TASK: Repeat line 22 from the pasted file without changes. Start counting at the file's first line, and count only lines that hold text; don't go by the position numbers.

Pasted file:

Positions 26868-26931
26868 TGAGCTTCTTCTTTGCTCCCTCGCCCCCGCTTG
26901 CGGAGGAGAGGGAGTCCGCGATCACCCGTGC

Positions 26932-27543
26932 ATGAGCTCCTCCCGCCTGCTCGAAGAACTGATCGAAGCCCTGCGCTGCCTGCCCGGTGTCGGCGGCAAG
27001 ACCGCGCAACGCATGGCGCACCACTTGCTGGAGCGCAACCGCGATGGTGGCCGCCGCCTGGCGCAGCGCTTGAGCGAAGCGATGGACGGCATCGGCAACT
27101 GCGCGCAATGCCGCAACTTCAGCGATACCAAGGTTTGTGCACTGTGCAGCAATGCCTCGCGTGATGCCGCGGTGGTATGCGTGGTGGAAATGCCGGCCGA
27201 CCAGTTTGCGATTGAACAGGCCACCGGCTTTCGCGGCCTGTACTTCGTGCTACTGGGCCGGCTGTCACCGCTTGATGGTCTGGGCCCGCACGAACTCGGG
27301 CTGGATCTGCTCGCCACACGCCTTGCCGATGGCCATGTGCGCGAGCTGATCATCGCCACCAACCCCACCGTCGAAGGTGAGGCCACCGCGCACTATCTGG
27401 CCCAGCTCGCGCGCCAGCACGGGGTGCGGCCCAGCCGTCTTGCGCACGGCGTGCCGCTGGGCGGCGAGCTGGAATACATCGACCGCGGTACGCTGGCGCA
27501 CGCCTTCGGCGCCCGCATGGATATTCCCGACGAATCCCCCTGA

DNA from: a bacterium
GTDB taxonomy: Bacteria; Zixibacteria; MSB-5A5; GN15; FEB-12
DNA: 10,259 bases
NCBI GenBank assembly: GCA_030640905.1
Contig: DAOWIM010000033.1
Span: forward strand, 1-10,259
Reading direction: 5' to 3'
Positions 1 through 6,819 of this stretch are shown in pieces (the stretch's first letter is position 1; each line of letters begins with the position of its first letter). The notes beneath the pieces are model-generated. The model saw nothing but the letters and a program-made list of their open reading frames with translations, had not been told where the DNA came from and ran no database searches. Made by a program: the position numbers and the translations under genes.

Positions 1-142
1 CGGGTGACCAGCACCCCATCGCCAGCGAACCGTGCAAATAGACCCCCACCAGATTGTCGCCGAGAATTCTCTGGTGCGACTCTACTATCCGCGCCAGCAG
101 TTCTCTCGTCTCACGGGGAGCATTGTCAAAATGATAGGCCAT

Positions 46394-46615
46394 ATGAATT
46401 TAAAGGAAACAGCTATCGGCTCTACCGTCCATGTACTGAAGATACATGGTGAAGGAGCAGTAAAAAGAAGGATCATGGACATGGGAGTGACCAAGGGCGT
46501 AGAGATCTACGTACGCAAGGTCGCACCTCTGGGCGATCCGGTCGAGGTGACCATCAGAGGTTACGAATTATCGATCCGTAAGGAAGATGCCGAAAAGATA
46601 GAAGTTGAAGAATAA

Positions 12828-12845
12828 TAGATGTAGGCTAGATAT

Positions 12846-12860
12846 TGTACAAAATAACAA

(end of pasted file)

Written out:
101 TTCTCTCGTCTCACGGGGAGCATTGTCAAAATGATAGGCCAT